NEW YORK – Widely considered one of the world's foremost experts on rare American documents, Seth Kaller has built a career (and many museum-quality collections) by securing, authenticating and appraising some of the most important artefacts on the market. Documents he has worked with have been exhibited at or acquired by notable institutions including the Gettysburg National Civil War Museum, Mount Vernon, the Smithsonian, the Lincoln Museum, and the Gilder Lehrman Collection, which he has represented since its inception in 1989. Ahead of Sotheby's 25 May auction Two Centuries of American History auction, which includes many documents Kaller himself worked with including the 13th Amendment and Emancipation Proclamation, we asked him about his career and why these two documents in particular carry such importance.


How did you first begin collecting historical documents?
I started out as a collector and collection-builder in good part because of my interest in and reverence for documents of freedom. In 1989, when I really got into this field and decided to focus on historic documents, I was utterly amazed by the fact that iconic documents could be bought. (I think that is actually a major barrier to new collectors – it’s hard to believe that this market exists, and that all the truly great things aren't already in museums. But the museums we have today didn't exist back then, and the greatest of institutional collections started out with individual collectors.) I don't think I could have just been an autograph dealer. It was the content that hooked me, and then hooked my first clients. We were very lucky to be entering the field at a time when unbelievably important documents, like the 13th Amendment, were available to us.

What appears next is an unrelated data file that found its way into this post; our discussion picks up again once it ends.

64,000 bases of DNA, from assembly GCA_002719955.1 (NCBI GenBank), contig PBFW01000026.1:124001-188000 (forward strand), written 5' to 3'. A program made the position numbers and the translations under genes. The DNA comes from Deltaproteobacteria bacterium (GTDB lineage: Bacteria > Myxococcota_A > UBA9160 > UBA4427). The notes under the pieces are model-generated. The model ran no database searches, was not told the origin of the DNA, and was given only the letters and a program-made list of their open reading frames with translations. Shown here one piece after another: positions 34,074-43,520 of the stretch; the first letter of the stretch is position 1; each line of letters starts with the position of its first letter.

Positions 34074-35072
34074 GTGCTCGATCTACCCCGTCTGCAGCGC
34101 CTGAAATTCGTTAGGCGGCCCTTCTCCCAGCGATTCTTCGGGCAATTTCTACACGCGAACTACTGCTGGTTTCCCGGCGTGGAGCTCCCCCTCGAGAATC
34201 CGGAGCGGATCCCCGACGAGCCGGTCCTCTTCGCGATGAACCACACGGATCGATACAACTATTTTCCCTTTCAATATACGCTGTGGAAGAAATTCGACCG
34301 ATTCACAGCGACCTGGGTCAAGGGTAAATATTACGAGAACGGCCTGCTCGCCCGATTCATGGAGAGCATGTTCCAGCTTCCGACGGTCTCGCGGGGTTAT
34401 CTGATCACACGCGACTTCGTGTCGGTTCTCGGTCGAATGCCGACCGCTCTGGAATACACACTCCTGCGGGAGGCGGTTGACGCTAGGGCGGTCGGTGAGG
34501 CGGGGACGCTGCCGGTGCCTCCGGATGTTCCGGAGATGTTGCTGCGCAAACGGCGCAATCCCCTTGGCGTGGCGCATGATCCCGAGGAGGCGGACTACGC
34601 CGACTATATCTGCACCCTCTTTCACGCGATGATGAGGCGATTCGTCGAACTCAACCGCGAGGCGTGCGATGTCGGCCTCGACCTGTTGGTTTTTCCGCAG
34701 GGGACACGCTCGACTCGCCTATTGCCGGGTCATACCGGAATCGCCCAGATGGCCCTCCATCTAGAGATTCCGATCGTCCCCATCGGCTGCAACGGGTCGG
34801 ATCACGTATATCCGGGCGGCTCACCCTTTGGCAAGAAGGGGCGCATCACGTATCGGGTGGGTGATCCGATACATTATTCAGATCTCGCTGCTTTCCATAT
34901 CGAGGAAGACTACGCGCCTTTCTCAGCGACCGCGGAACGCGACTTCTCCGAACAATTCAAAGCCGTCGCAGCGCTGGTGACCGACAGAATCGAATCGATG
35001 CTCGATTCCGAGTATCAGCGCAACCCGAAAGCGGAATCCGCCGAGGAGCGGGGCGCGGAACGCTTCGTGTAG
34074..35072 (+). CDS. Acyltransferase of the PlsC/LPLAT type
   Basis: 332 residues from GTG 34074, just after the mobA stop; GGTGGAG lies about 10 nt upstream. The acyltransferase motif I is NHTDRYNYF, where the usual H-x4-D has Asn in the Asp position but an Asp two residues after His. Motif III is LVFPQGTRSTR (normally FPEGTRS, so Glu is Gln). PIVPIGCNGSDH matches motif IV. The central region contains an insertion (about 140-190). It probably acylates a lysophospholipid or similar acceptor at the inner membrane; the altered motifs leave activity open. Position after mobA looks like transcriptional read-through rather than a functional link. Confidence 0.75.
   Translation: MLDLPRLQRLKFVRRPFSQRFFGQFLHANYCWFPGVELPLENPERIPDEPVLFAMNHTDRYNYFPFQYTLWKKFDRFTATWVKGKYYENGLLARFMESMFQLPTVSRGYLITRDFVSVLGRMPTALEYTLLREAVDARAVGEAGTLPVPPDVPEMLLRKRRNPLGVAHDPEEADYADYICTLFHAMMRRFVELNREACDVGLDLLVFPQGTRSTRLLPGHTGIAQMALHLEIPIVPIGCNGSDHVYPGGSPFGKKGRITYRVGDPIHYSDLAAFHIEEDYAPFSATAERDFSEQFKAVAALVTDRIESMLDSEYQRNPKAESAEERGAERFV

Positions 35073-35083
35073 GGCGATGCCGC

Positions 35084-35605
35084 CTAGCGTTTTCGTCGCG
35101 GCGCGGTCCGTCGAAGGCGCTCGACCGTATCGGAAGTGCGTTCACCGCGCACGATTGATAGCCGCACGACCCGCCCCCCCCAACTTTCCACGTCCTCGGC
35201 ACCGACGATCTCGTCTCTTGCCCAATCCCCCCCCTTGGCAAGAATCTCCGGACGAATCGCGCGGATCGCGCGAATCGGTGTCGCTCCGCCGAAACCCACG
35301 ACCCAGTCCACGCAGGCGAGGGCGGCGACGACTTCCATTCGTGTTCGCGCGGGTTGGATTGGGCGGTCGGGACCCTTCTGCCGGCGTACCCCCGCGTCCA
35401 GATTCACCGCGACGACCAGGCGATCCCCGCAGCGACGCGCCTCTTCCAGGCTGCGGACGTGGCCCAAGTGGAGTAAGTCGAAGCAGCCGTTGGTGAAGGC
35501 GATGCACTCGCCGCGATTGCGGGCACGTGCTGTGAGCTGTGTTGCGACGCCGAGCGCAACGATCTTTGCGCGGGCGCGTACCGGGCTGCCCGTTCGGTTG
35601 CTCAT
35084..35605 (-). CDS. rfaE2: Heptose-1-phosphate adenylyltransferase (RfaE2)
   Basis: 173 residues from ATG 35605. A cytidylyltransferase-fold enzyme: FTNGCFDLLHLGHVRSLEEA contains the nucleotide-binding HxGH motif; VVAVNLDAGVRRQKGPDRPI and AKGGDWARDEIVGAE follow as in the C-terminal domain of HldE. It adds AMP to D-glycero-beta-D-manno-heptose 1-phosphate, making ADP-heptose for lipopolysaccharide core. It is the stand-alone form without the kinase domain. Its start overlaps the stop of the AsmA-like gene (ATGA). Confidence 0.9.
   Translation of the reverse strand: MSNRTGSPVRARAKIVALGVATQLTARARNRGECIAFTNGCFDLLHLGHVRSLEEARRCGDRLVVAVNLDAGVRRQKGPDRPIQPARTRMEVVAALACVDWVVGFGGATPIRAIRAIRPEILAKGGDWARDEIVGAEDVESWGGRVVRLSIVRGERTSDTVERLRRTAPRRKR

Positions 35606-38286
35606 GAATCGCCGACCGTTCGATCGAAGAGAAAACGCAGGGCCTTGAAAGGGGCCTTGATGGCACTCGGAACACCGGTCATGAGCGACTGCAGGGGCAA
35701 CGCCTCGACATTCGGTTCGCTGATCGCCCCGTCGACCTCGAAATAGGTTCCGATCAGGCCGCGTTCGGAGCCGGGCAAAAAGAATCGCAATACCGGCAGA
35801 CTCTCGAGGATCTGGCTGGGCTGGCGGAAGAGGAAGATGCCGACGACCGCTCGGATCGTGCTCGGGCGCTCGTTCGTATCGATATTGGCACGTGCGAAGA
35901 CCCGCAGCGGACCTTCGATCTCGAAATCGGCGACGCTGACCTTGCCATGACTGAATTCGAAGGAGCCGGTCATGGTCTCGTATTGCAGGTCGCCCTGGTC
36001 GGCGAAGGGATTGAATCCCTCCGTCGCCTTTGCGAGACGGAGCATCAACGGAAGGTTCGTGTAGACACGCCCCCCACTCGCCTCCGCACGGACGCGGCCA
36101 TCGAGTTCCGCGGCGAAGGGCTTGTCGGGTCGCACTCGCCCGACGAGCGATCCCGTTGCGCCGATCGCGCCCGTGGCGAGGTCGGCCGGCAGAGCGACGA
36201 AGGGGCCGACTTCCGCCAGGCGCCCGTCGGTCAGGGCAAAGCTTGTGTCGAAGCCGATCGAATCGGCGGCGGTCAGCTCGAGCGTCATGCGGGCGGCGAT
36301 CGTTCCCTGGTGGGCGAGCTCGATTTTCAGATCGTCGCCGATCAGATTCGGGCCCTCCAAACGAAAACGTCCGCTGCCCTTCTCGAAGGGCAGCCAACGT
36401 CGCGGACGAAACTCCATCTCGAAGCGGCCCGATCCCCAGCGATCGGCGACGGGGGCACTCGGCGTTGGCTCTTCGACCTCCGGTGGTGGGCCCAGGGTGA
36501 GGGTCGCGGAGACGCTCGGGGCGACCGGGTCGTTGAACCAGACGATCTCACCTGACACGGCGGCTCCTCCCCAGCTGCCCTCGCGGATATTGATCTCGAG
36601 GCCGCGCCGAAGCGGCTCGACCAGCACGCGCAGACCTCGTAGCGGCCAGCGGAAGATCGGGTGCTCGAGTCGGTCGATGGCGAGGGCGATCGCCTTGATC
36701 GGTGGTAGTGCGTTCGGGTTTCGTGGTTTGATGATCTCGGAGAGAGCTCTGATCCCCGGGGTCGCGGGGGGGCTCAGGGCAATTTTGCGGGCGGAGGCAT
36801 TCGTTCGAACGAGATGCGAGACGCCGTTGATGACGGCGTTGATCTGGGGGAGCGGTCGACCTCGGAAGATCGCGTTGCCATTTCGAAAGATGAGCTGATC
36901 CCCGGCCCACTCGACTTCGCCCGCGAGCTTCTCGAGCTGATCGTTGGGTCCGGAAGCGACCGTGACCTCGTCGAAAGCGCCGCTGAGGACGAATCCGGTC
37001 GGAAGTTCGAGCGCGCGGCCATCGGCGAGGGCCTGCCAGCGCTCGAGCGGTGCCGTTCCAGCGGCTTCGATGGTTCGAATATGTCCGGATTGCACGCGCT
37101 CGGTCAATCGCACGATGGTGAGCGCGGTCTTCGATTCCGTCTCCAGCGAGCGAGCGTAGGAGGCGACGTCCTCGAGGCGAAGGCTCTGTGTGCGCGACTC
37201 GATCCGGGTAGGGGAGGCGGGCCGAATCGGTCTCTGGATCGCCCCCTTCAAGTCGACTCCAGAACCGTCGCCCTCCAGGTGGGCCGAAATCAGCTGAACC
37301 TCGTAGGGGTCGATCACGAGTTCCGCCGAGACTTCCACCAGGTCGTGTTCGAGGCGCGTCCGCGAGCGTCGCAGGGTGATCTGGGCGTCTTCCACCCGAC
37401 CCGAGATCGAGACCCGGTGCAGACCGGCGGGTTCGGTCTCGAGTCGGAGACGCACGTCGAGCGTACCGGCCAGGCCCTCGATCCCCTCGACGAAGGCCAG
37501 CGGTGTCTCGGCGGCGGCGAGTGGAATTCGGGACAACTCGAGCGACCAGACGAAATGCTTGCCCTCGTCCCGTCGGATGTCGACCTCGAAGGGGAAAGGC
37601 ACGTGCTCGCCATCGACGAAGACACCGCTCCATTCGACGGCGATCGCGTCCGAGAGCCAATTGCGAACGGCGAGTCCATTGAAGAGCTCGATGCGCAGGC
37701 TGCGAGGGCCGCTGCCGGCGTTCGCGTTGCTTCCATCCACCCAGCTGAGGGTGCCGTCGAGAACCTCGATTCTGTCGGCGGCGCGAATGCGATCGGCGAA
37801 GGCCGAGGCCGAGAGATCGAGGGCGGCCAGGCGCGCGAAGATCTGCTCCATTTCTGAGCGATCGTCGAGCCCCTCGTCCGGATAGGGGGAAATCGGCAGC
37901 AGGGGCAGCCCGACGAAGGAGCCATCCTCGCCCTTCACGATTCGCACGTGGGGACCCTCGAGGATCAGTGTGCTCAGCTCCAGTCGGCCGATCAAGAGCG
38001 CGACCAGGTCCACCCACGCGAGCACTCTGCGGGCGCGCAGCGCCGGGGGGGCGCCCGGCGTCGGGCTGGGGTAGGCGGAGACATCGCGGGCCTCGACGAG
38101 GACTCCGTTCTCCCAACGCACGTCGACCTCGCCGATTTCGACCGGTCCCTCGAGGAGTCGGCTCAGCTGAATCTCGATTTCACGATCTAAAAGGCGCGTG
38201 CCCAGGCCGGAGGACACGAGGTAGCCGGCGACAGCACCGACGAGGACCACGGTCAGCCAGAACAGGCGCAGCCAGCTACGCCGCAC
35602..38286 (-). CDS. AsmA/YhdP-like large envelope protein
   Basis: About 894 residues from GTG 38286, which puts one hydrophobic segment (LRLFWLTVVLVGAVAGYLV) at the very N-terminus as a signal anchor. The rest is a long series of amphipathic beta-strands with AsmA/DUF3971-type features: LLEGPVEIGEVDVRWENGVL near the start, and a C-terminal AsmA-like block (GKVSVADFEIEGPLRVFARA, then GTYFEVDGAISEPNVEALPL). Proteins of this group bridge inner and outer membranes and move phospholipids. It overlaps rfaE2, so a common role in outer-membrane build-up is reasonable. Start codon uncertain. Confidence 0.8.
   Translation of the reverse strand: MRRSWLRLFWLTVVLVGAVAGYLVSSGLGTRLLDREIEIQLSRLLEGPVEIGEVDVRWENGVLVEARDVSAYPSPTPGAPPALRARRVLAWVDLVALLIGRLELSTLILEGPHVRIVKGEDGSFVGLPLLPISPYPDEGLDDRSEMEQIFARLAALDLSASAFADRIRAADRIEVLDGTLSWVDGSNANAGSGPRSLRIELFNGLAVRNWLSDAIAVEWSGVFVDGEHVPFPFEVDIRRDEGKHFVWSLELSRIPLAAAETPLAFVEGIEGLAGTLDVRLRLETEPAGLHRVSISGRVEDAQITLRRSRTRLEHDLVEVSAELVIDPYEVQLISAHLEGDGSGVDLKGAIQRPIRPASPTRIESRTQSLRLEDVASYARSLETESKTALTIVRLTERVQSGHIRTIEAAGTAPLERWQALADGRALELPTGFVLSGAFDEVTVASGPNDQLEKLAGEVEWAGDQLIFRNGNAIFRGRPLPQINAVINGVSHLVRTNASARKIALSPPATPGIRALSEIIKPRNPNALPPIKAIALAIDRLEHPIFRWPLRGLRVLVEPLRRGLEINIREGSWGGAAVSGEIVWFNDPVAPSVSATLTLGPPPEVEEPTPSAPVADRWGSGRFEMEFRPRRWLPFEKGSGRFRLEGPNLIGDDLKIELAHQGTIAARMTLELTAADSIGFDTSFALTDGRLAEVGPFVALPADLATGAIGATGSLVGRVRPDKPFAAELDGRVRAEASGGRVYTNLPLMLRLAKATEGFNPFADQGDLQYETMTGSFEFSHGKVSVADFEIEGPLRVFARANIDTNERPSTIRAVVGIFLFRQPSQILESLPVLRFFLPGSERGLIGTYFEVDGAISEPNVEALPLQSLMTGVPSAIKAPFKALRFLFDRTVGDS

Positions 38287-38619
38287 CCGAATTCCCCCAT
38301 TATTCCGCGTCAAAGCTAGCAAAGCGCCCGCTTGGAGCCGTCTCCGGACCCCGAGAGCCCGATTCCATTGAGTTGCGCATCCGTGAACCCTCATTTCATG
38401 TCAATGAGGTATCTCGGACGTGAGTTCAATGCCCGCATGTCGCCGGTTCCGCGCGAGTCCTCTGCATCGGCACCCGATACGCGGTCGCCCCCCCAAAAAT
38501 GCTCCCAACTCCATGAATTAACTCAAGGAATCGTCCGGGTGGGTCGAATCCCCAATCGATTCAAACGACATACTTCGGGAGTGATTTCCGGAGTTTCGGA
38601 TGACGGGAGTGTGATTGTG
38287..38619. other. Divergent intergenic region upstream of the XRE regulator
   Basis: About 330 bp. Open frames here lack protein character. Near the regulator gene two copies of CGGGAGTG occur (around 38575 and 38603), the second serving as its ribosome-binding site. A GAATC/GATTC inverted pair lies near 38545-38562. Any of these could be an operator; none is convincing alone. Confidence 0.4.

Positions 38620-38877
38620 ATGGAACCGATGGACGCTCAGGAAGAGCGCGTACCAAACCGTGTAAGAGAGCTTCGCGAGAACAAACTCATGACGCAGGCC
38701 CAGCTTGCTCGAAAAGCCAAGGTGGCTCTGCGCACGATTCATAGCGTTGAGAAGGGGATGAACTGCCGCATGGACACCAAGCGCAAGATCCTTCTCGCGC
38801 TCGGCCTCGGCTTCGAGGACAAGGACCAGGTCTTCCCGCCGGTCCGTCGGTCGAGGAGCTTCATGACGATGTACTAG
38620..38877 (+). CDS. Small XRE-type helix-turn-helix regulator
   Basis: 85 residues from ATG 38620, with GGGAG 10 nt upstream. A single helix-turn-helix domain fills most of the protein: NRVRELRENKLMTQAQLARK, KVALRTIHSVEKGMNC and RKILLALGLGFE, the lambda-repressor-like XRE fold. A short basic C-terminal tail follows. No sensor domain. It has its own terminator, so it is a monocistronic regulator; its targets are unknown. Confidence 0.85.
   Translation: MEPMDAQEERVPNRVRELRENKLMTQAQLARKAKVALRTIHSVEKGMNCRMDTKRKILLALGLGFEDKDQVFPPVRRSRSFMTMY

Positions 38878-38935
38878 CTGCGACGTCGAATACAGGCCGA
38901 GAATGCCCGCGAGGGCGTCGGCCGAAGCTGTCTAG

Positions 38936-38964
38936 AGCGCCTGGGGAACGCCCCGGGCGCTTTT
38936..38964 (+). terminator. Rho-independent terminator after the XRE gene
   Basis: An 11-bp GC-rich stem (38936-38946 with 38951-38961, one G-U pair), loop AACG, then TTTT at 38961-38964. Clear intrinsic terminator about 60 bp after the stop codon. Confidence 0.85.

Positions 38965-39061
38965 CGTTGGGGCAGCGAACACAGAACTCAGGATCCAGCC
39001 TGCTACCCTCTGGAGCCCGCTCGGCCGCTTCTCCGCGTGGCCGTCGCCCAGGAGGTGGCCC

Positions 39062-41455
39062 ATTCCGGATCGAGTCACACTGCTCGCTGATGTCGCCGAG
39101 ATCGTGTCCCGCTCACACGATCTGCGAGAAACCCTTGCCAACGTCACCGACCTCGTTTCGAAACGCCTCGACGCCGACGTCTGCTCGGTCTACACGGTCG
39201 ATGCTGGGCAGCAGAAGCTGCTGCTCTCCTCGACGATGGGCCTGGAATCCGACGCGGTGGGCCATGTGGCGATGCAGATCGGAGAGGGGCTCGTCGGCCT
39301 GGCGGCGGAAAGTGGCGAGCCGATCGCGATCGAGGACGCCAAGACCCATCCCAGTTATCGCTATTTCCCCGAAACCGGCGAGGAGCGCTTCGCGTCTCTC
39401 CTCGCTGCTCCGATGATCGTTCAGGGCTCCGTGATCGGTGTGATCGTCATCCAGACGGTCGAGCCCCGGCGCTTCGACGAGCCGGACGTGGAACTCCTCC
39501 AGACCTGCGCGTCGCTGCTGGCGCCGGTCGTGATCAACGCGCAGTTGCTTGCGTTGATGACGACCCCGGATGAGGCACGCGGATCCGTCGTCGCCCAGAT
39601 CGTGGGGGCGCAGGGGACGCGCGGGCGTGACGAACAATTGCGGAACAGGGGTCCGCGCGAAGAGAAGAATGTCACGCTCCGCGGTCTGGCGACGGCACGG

What do the 13th Amendment and Emancipation Proclamation, which together helped end slavery in the United States, signify today?
Today, when people talk about "making America great again," I don't know what they mean. We started with the greatest of ideals – "that all men are created equal" – but that was never meant to be an accurate description of the way things actually were. It was a vision of what America could be. By 1863, America was already a powerful nation, but it wasn't the great nation that it became. The Emancipation Proclamation marked the most profound turning point: before Lincoln's Proclamation, we might have somehow reconnected as "a house divided," or more likely split into many houses that would have continually been at war. Though it took 87 years to get from our founding to the Proclamation, it was only another two years before passage of the 13th Amendment abolishing slavery once and for all, throughout the entire nation. Without that, would we have been the one nation able to "save the world for democracy" in the 20th century? I don't think so. Americans and people around the world justly can speak about America as a great nation, but that wouldn't be the case if not for these two re-founding documents that put us back on the path envisioned by the Declaration of Independence.     


Does the 13th Amendment hold personal significance for you and your career?
The 13th Amendment was the first great document that Lew Lehrman and I discussed, and the Emancipation Proclamation was the first great document that Lew and I talked to Dick Gilder about. I know whatever I said was incidental. I think it was the spark from those two documents that inspired the whole Gilder Lehrman Collection and my first exhibits at Gettysburg College and the New-York Historical Society. Then Gilder and Lehrman partnered with Gettysburg College on the Lincoln Prize, which led to so many other great endeavours, including the Frederick Douglass and George Washington Prizes, and Gilder Lehrman affiliate programs in thousands of schools.